Economic Survey of Latin America and the Caribbean 1988

image of Economic Survey of Latin America and the Caribbean 1988

In 1988, the economic crisis of Latin America and the Caribbean took a dramatic turn. For the first time since the 1981-1983 recession, the per capita product declined to a level equivalent to that of 1978; inflation almost quadrupled to an unprecedented average of 760%, and real incomes declined in most of the countries.



The transfer of resources and inflation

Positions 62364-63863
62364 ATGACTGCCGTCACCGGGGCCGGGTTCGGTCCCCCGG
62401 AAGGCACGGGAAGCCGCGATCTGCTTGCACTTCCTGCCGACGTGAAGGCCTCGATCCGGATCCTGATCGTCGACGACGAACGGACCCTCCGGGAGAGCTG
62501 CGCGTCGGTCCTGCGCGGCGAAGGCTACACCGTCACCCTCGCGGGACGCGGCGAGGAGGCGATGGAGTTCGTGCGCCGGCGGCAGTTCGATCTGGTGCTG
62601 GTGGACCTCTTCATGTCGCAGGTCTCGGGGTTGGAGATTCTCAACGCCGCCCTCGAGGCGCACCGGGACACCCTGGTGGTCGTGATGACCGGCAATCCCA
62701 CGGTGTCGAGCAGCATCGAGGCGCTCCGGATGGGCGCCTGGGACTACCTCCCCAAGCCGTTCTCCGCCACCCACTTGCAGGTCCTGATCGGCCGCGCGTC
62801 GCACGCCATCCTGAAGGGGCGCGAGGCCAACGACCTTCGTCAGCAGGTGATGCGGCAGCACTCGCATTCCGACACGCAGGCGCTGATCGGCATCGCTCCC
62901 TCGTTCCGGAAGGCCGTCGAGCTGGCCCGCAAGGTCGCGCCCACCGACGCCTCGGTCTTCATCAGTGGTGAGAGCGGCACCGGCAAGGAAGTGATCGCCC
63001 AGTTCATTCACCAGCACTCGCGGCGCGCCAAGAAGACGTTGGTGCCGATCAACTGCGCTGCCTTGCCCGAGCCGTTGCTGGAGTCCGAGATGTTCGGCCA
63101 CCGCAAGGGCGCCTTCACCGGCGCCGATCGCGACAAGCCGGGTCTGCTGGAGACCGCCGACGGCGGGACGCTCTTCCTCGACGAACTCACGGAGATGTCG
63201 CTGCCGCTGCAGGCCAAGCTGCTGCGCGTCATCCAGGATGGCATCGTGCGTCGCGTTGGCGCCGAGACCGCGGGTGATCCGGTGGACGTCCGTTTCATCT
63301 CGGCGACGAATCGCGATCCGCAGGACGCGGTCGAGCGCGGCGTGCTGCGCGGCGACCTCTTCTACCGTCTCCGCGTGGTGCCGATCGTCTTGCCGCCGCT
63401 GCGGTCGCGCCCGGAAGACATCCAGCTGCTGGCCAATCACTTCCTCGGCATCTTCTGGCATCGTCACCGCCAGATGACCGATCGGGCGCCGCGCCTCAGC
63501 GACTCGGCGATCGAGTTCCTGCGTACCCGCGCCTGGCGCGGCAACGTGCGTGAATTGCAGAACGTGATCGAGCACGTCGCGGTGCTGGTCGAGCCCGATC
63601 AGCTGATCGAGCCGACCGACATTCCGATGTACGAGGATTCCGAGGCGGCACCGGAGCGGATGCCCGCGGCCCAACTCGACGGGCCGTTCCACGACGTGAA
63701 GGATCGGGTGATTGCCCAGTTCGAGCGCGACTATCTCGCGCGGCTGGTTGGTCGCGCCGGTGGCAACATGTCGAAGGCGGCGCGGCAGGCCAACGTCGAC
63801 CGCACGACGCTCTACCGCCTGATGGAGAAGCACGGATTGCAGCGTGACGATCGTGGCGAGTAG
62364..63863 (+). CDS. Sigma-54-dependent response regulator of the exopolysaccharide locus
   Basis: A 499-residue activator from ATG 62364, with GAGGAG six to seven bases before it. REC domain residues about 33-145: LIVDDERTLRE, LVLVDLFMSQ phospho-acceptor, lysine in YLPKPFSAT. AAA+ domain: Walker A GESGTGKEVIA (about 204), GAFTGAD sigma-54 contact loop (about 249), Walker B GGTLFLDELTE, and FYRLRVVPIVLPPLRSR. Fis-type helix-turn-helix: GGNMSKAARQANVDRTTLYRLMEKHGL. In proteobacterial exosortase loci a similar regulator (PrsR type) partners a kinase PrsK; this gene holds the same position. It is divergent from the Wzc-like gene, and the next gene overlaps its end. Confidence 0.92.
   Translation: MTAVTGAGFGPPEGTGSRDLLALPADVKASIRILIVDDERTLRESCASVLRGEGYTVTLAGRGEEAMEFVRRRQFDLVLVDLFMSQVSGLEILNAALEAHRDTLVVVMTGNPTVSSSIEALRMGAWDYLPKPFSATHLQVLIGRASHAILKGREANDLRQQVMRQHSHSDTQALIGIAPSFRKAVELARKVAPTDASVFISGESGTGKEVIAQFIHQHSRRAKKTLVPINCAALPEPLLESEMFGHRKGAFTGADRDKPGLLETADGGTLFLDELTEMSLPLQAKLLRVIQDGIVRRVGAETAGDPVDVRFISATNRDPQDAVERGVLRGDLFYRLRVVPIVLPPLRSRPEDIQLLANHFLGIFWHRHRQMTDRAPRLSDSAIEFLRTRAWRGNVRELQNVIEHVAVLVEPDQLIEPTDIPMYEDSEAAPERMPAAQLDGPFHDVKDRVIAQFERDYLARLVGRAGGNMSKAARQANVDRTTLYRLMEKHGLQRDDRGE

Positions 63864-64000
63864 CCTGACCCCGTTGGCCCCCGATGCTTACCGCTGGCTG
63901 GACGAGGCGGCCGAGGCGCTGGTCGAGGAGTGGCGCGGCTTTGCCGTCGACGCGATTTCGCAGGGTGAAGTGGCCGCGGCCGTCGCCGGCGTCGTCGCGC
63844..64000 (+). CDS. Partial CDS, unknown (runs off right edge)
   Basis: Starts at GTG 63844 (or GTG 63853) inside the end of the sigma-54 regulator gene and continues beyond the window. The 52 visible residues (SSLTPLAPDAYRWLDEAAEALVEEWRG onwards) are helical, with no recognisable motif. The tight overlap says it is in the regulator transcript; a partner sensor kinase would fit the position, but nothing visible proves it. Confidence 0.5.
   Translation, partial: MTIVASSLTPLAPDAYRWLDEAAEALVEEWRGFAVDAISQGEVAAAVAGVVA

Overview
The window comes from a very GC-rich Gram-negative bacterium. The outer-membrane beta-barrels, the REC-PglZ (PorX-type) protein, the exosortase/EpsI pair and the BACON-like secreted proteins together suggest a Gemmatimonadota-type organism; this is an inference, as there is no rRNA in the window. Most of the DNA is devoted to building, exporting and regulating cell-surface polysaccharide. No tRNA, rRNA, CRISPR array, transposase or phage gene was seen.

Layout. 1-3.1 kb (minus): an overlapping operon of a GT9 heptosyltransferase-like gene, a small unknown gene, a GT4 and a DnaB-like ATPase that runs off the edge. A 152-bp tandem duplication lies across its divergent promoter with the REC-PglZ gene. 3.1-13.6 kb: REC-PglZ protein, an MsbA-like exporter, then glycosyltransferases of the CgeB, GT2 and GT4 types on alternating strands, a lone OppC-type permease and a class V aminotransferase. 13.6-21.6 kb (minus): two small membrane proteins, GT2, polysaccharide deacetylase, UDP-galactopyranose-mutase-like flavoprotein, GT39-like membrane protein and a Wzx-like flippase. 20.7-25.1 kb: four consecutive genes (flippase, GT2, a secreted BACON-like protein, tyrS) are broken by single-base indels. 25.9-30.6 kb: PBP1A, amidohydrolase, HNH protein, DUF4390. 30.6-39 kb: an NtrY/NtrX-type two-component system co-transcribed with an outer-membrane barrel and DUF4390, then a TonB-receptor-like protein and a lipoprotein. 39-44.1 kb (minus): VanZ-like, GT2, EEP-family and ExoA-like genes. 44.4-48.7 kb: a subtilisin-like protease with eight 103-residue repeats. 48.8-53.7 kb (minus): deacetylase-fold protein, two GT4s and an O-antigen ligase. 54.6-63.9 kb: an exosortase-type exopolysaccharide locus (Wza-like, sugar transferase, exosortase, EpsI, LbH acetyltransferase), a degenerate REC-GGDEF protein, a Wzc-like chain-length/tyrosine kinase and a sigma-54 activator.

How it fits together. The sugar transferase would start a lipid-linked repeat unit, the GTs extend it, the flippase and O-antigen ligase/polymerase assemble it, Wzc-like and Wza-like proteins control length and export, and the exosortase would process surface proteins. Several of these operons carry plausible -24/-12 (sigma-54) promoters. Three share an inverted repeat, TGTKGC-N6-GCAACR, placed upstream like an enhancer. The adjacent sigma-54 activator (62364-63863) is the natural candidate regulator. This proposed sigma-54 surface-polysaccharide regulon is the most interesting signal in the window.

The reversal of the direction of resource transfers and the strong impact this had on both internal and external adjustment processes were the main —although certainly not the only— reasons for the unfavourable economic trends seen in Latin America during the period 1982-1988. With the outbreak of the crisis, the region ceased to be a net importer of resources as befits a region of developing countries, and instead became a net exporter. Moreover, the magnitude of this turnaround was striking: whereas the inflow of resources to the region prior to the crisis had amounted to around 2% of its gross product, between 1982 and 1988 the outflow of resources from the region was equivalent to about 4% of the product.


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